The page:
# Modeling and Simulation in Python

Chapter 17



In [1]:

# Configure Jupyter so figures appear in the notebook
%matplotlib inline

# Configure Jupyter to display the assigned value after an assignment
%config InteractiveShell.ast_node_interactivity='last_expr_or_assign'

# import functions from the modsim.py module
from modsim import *



### Data

We have data from Pacini and Bergman (1986), "MINMOD: a computer program to calculate insulin sensitivity and pancreatic responsivity from the frequently sampled intravenous glucose tolerance test", Computer Methods and Programs in Biomedicine, 23: 113-122..



In [2]:




Out[2]:

glucose
insulin

time

0
92
11

2
350
26

4
287
130

6
251
85

8
240
51

10
216
49

12
211
45

14
205
41

16
196
35

19
192
30

22
172
30

27
163
27

32
142
30

42
124
22

52
105
15

62
92
15

72
84
11

82
77
10

92
82
8

102
81
11

122
82
7

142
82
8

162
85
8

182
90
7



Here's what the glucose time series looks like.



In [3]:

plot(data.glucose, 'bo', label='glucose')
decorate(xlabel='Time (min)',
ylabel='Concentration (mg/dL)')






And the insulin time series.



In [4]:

plot(data.insulin, 'go', label='insulin')
decorate(xlabel='Time (min)',
ylabel='Concentration ($\mu$U/mL)')






For the book, I put them in a single figure, using subplot



In [5]:

subplot(2, 1, 1)
plot(data.glucose, 'bo', label='glucose')
decorate(ylabel='Concentration (mg/dL)')

subplot(2, 1, 2)
plot(data.insulin, 'go', label='insulin')
decorate(xlabel='Time (min)',
ylabel='Concentration ($\mu$U/mL)')

savefig('figs/chap17-fig01.pdf')




Saving figure to file figs/chap17-fig01.pdf



### Interpolation

We have measurements of insulin concentration at discrete points in time, but we need to estimate it at intervening points. We'll use interpolate, which takes a Series and returns a function:

The return value from interpolate is a function.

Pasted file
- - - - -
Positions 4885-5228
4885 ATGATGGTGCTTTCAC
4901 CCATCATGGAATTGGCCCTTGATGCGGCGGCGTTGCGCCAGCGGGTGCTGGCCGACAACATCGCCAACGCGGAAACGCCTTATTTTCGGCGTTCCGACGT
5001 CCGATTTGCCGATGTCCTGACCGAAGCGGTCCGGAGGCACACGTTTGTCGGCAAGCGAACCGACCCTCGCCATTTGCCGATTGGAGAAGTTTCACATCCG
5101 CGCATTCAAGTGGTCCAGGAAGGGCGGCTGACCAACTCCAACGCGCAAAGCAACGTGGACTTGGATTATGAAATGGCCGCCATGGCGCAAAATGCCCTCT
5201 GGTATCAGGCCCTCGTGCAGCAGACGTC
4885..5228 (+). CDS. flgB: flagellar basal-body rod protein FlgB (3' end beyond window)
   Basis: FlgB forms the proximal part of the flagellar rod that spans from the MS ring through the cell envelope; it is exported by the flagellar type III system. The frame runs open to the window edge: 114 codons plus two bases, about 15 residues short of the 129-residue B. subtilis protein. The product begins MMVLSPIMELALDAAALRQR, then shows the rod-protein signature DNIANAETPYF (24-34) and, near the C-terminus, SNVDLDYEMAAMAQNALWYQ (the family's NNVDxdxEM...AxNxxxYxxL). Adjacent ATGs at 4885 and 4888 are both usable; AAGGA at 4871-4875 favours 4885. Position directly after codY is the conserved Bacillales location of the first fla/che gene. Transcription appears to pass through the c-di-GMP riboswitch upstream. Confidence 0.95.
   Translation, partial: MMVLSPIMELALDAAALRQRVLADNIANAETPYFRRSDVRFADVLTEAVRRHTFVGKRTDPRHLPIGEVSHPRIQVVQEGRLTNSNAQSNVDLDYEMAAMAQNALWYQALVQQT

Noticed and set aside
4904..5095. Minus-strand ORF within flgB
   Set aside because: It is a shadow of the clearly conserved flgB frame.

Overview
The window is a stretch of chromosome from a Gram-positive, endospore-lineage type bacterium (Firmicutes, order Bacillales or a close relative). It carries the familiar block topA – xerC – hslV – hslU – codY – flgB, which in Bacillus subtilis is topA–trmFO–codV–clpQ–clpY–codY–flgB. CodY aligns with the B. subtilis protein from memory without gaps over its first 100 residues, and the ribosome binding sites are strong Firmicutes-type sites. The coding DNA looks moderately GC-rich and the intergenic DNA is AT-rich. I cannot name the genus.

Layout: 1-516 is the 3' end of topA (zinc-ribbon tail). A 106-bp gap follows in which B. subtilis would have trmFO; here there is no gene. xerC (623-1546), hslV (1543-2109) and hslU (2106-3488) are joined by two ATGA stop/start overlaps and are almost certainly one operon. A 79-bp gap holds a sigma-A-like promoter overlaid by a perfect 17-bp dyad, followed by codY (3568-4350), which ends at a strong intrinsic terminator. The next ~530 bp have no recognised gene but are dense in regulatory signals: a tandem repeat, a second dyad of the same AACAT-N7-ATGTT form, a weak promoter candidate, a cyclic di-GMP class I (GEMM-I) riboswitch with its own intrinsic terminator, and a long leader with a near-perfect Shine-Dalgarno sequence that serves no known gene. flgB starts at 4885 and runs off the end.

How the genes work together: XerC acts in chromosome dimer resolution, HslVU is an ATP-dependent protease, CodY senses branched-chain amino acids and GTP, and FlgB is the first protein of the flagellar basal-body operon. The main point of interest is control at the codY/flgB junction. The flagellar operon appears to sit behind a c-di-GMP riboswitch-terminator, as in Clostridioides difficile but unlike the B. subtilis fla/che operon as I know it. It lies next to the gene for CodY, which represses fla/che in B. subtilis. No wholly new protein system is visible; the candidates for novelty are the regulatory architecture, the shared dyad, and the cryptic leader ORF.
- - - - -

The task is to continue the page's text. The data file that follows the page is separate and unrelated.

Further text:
In [6]:

I = interpolate(data.insulin)




Out[6]:

<function modsim.modsim.interpolate.<locals>.wrapper(x)>



We can use the result, I, to estimate the insulin level at any point in time.



In [7]:

I(7)




Out[7]:

68.0



I can also take an array of time and return an array of estimates:



In [8]:

t_0 = get_first_label(data)
t_end = get_last_label(data)
ts = linrange(t_0, t_end, endpoint=True)
I(ts)
type(ts)




Out[8]:

numpy.ndarray



Here's what the interpolated values look like.



In [9]:

plot(data.insulin, 'go', label='insulin data')
plot(ts, I(ts), color='green', label='interpolated')

decorate(xlabel='Time (min)',
ylabel='Concentration ($\mu$U/mL)')

savefig('figs/chap17-fig02.pdf')




Saving figure to file figs/chap17-fig02.pdf



Exercise: Read the documentation of scipy.interpolate.interp1d. Pass a keyword argument to interpolate to specify one of the other kinds of interpolation, and run the code again to see what it looks like.



In [10]:

# Solution

I = interpolate(data.insulin, kind='cubic')
plot(data.insulin, 'go', label='insulin data')
plot(ts, I(ts), color='green', label='interpolated')

decorate(xlabel='Time (min)',
ylabel='Concentration ($\mu$U/mL)')






Exercise: Interpolate the glucose data and generate a plot, similar to the previous one, that shows the data points and the interpolated curve evaluated at the time values in ts.



In [11]:

# Solution

G = interpolate(data.glucose)
plot(data.glucose, 'bo', label='gluciose data')
plot(ts, G(ts), color='blue', label='interpolated')

decorate(xlabel='Time (min)',
ylabel='Concentration (mg/dL)')






### Under the hood



In [12]:

source_code(interpolate)




def interpolate(series, **options):
"""Creates an interpolation function.

series: Series object
options: any legal options to scipy.interpolate.interp1d

returns: function that maps from the index of the series to values
"""
if has_nan(series.index):
msg = """The Series you passed to interpolate contains
NaN values in the index, which would result in
undefined behavior.  So I'm putting a stop to that."""
raise ValueError(msg)

if not is_strictly_increasing(series.index):
msg = """The Series you passed to interpolate has an index
that is not strictly increasing, which would result in
undefined behavior.  So I'm putting a stop to that."""
raise ValueError(msg)

# make the interpolate function extrapolate past the ends of
# the range, unless options already specifies a value for fill_value
underride(options, fill_value='extrapolate')

# call interp1d, which returns a new function object
x = magnitudes(series.index)
y = magnitudes(series.values)
interp_func = interp1d(x, y, **options)
units = get_units(series.values[0])

def wrapper(x):
return interp_func(magnitudes(x)) * units
return wrapper




In [ ]: